Chris Gorman gives his top tips for taking stunning snaps with a drone.

Drone photography has taken off in the past two years.

London's Canary Wharf. Photo / Chris Gorman/Big Ladder
London's Canary Wharf. Photo / Chris Gorman/Big Ladder

Better quality cameras and far more compact drones mean you can take one on any trip or hike. The DJI Mavic series of drone (which I use), folds down to the size of a bag of sugar and carries a 20 mega-pixel camera. That's better than most mobile-phone cameras.

Drone aerial view of Arundel Castle on the South Downs in West Sussex. Photo / Chris Gorman/Big Ladder
Drone aerial view of Arundel Castle on the South Downs in West Sussex. Photo / Chris Gorman/Big Ladder

But before you set off on that dream trip — with visions of epic aerial images to make your friends on social media envious — here are a few tips for ensuring you get those images safely in the bag.

Advertisement
The Old Citadel, St Malo. Photo / Chris Gorman/Big Ladder
The Old Citadel, St Malo. Photo / Chris Gorman/Big Ladder

● Check air traffic in the area you intend to fly. The rule in New Zealand is that you must stay at least 4km away from any airport. My own advice is to go to a location and sit for 10-20 minutes to see whether the area has any unexpected air traffic. No matter where you are in the world planes and helicopters can suddenly appear, so be aware.
You should read up on all the Civil Aviation Authority's rules at airshare.co.nz/rules.
● Always fly away from people, the general rule is 50m and certainly don't fly over large groups of people.
● The best images aren't always from the greatest height, many of my images have been with little elevation, the height of a house for instance. The beauty of a drone is that it can go where you can't — over water or simply the height of a tree, for instance.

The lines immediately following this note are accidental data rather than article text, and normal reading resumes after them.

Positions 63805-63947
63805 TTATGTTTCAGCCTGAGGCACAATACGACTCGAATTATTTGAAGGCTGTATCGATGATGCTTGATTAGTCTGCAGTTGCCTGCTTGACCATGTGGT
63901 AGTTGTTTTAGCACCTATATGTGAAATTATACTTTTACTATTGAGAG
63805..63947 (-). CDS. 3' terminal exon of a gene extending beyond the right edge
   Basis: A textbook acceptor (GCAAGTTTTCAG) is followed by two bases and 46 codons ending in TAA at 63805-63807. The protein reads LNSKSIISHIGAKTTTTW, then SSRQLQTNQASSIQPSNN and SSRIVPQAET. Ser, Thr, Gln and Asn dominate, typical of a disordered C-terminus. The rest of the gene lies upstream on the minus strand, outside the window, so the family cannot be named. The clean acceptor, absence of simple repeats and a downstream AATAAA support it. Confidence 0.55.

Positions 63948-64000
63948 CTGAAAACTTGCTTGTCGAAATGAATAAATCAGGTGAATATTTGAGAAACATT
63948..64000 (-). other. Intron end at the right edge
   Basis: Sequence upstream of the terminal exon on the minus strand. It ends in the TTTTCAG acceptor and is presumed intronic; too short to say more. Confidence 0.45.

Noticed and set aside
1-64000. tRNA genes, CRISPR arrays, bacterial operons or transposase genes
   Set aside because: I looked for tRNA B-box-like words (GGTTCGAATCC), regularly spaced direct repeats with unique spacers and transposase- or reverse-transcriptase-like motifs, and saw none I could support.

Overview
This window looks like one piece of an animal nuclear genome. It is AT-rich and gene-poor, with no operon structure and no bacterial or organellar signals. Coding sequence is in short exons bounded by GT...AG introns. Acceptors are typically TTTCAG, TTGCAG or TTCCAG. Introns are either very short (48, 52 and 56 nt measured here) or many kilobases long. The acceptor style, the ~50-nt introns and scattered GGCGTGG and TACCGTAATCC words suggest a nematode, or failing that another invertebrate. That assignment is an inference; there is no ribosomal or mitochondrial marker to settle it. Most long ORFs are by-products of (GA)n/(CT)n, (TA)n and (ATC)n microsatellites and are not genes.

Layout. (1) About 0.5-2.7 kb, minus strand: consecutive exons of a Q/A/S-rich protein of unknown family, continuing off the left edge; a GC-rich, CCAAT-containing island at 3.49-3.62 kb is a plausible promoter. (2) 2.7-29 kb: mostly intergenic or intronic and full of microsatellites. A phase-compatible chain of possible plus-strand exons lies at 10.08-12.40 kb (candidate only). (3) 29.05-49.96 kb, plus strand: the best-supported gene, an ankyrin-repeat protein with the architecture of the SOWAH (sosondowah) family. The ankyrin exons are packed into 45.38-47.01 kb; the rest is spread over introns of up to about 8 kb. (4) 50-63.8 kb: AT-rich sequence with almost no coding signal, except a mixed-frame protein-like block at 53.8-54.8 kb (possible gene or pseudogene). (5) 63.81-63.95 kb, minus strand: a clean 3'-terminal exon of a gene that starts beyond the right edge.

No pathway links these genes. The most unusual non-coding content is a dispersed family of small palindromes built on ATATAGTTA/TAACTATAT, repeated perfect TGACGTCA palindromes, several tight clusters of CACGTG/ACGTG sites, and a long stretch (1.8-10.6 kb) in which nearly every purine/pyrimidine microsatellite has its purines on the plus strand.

Drone aerial view of Boats at Emsworth Harbour in West Sussex. Photo /Chris Gorman
Drone aerial view of Boats at Emsworth Harbour in West Sussex. Photo /Chris Gorman

● Look out for patterns in roads. Use the camera to look directly down and you can find surprising images. Buildings have incredible shapes that only the architect knows about . . . until you come along with your drone.

Lulworth Cove, Dorset. Photo / Chris Gorman/Big Ladder
Lulworth Cove, Dorset. Photo / Chris Gorman/Big Ladder

● Weather is all important — all my best images have come from keeping a sharp eye on the elements. You can get wonderful lighting around sunset and sunrise — it pays to know when and exactly where they will happen at your chosen destination. Fog is always a winner.

Fireworks at Leeds Castle. Photo / Chris Gorman/Big Ladder
Fireworks at Leeds Castle. Photo / Chris Gorman/Big Ladder

● Learn how to use image-editing software and do it on a computer rather than your phone. I use Photoshop but there are cheaper alternatives that do pretty much the same job. If you have to use your phone have a look at Snapseed. This is my phone app of choice if I have to go down that route.

Deesides , Scotland. Photo / Chris Gorman/Big Ladder
Deesides , Scotland. Photo / Chris Gorman/Big Ladder

● Choose locations that have great colours or great skies. Use long exposures to blur movement on the ground. Many drone cameras have fabulous image stabilisation and can cope with exposures of up to two seconds.
● Have fun!

Beachy Head, East Sussex. Photo / Chris Gorman/Big Ladder
Beachy Head, East Sussex. Photo / Chris Gorman/Big Ladder

Chris Gorman, of bigladder.co.uk, has been shortlisted in both the Landscape Photographer of the Year awards and British Photography Awards for Drone Photographer of the Year.